(2) those who have some capacity, strong know-how and a long customer list, but are not yet leaders; and
(3) leaders who have the largest technical and commercial know-how, as well as capacity and revenue.
IDTechEx think many in category (1) will not survive for long, as outlined in the report. Subsidies, old contracts and local advantage might keep some ticking along, but even then, they would likely remain a semi-permanent start-up.
Those in category (2) are in an unsustainable position. The landscape is shifting, and the leading edge of the industry is leaving them behind. They face difficult and risky business and investment choices to avert their demise. IDTechEx think they have a narrow window for significant action (2-4 years) – and no easy options.
Those in category (3) are the emerging leaders. They have a competitive advantage on one or multiple fronts. They have accumulated commercial know-how and large installed capacity, with reasonably consistent production quality. They have secured first rounds of large orders, reflecting customer faith in their technology and in their ability to supply graphene consistently at high volume and reasonable price. The competition between these firms is shifting towards cost and volume.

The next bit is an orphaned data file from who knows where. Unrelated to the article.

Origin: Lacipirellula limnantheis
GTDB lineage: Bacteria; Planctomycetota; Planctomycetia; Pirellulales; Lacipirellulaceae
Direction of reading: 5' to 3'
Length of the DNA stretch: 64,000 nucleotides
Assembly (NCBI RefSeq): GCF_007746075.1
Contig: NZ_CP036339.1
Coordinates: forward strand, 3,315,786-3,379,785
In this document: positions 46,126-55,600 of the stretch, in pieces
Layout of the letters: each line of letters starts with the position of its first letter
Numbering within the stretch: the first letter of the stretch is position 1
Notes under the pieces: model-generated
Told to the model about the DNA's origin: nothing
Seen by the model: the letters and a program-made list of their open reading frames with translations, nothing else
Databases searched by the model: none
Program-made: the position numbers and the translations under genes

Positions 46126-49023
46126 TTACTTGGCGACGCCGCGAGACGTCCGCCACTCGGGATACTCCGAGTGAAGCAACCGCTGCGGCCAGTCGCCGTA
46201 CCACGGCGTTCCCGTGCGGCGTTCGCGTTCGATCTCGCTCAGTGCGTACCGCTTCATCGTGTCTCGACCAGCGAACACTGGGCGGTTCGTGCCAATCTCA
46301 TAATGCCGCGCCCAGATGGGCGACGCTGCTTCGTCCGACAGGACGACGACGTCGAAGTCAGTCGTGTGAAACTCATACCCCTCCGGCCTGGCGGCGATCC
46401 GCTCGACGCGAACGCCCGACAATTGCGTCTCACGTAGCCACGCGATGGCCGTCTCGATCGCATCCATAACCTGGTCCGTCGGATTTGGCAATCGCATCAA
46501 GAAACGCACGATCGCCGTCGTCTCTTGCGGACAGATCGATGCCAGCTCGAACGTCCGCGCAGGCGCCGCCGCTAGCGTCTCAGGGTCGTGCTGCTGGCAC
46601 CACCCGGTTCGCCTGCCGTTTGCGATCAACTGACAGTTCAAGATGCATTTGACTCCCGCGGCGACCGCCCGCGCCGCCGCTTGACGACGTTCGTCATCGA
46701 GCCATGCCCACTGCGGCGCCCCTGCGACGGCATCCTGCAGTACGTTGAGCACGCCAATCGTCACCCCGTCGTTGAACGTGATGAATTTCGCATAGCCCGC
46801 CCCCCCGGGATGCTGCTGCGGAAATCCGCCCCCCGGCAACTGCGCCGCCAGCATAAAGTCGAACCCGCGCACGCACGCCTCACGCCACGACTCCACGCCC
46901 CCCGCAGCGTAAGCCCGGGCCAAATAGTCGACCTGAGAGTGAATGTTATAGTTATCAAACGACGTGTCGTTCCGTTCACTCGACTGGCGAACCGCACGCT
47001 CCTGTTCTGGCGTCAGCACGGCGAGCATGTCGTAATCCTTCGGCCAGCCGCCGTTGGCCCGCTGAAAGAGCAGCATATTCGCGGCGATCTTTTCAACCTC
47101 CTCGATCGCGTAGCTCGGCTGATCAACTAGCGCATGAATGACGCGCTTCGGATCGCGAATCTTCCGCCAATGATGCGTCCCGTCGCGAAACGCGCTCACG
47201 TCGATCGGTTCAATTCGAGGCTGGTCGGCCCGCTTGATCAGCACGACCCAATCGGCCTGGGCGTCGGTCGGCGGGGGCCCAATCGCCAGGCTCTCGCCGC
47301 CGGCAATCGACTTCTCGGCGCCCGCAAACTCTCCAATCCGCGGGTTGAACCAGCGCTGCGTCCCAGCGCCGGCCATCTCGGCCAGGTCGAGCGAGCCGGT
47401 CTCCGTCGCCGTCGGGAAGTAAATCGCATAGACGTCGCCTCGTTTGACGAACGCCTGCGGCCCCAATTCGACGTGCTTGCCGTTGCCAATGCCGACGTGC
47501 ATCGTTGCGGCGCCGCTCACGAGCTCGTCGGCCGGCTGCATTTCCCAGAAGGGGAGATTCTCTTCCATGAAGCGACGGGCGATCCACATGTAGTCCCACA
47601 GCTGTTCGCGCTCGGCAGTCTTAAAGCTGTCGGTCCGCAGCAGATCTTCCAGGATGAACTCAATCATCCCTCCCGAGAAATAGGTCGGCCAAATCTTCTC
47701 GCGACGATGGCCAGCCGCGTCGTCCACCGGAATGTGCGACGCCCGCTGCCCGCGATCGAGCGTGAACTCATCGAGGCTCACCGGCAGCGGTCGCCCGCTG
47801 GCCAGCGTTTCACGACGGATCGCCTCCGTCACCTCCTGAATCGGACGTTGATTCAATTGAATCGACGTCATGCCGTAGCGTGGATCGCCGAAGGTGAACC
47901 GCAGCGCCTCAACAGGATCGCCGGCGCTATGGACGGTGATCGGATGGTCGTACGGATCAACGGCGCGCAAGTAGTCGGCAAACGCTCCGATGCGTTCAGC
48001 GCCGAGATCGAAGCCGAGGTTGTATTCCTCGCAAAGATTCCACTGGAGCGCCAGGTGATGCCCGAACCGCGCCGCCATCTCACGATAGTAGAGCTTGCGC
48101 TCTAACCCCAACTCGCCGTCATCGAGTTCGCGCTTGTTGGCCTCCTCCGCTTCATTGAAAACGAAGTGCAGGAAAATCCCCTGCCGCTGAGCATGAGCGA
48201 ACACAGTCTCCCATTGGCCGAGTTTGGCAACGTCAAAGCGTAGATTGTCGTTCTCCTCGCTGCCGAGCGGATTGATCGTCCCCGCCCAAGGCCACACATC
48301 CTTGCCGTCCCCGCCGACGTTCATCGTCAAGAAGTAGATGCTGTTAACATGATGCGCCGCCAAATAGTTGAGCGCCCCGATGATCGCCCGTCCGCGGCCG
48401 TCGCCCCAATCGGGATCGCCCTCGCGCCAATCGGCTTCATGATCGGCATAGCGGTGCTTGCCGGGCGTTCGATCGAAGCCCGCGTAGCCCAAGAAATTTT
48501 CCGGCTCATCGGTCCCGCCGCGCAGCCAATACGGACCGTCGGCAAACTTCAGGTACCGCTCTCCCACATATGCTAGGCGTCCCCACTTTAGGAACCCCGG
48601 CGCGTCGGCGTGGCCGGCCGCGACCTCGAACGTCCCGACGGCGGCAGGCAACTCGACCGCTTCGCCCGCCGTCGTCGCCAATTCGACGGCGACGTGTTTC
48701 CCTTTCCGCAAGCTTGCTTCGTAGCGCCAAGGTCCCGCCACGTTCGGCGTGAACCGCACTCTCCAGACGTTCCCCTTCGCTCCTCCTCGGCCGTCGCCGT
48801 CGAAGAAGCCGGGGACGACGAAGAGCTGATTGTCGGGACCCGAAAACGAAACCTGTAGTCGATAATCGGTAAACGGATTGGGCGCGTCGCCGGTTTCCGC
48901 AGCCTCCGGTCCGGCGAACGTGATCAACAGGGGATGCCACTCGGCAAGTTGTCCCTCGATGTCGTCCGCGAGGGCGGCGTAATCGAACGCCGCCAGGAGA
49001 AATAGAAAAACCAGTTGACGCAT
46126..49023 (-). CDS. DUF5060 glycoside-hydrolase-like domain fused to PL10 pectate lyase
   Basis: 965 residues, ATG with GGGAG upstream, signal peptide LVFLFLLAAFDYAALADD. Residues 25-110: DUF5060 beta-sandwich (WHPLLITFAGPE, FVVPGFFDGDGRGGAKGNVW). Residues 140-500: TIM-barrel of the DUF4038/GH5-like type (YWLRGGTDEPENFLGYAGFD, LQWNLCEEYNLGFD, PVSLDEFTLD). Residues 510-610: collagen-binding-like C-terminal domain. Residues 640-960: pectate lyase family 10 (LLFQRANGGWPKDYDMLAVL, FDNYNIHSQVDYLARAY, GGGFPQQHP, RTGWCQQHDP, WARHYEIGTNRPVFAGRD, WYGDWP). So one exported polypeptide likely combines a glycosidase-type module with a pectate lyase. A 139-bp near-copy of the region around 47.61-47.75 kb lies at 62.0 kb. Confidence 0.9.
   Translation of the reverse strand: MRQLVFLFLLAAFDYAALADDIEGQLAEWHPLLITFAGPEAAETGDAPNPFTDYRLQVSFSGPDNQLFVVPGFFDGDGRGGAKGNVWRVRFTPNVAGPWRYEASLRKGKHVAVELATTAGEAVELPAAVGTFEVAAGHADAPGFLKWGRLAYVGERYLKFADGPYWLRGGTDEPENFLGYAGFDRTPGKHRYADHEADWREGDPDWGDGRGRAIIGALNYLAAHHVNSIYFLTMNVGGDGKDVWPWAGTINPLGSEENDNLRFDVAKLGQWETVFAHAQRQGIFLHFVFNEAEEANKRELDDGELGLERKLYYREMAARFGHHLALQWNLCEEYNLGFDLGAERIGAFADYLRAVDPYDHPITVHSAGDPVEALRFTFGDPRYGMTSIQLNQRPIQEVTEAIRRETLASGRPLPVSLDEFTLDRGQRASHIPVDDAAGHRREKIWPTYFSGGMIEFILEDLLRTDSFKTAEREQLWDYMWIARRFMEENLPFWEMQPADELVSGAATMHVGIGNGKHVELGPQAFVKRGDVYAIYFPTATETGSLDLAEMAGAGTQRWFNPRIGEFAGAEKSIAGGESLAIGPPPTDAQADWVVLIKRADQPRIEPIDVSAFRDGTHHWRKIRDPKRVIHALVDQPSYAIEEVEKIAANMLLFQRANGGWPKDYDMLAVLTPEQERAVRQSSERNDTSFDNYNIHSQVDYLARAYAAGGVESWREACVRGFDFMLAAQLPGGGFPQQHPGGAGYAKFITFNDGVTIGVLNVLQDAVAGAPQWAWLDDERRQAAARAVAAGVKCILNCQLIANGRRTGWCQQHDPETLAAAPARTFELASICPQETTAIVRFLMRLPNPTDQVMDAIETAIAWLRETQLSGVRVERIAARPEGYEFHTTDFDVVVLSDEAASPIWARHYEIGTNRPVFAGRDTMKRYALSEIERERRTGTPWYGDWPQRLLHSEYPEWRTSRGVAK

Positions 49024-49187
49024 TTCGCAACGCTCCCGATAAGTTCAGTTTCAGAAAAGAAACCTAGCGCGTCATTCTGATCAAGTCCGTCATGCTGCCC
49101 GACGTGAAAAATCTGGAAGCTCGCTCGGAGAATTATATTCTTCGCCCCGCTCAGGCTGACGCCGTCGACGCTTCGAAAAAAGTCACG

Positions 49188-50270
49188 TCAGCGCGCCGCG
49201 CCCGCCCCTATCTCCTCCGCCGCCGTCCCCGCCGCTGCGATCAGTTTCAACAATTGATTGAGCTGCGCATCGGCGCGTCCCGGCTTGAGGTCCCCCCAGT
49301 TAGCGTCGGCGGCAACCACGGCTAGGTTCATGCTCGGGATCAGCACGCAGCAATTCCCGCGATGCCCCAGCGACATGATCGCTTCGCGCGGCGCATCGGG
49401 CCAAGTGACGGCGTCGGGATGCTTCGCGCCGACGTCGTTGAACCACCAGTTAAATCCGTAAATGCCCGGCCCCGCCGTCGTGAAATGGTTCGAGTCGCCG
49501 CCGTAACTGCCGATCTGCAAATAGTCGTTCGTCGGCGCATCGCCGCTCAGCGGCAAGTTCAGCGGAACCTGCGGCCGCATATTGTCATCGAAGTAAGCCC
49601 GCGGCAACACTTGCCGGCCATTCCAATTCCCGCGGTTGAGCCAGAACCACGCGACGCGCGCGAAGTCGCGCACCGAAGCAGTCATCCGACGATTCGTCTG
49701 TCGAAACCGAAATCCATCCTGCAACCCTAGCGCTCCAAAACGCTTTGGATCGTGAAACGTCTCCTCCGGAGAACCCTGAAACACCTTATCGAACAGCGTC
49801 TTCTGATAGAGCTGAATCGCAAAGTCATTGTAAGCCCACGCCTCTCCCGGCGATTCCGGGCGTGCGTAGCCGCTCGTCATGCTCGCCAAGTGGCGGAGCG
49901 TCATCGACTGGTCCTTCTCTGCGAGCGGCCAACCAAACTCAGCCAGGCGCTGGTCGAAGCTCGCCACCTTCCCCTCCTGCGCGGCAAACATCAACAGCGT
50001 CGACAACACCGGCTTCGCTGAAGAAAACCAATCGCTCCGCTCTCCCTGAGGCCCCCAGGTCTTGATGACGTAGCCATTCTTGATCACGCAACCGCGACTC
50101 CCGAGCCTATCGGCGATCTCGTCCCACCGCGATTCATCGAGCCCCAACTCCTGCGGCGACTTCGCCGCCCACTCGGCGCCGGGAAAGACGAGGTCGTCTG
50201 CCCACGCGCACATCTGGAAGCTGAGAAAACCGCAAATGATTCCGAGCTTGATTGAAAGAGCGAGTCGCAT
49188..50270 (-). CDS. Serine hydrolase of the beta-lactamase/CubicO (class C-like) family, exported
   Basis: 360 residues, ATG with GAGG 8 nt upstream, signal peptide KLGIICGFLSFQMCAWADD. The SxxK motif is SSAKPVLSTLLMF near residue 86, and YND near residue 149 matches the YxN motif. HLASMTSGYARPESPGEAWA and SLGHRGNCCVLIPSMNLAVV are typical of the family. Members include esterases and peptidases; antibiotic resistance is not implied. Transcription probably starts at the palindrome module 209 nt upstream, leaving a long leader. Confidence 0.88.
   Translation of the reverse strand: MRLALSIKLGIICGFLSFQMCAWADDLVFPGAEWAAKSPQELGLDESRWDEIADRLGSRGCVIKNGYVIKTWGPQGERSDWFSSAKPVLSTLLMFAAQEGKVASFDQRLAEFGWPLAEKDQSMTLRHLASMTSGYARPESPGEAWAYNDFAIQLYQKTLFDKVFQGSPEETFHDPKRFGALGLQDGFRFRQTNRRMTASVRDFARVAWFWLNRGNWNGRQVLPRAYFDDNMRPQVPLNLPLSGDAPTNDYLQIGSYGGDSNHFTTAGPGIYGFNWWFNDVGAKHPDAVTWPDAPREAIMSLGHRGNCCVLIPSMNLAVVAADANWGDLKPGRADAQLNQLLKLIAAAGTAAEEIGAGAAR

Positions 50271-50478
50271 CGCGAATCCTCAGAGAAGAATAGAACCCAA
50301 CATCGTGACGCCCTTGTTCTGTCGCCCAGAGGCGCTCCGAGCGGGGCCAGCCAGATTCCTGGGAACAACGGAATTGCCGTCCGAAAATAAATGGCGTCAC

Still, they differentiate by the properties of their materials and by the target markets; increasingly they will be pushed towards competition in terms of operation effectiveness. Some among them are taking additional capital risk to invest in larger capacities, hoping to open-up serious discussions in markets where volume is critical; and to dramatically raise their scale and cut cost, in order to force others out, consolidating the market.
The latter will be difficult to achieve given that graphene has a speciality chemical character and is not really one material serving one market. Indeed, no two graphene are identical, and this will keep the market somewhat fragmented, with companies positioning at different price-performance benefit points.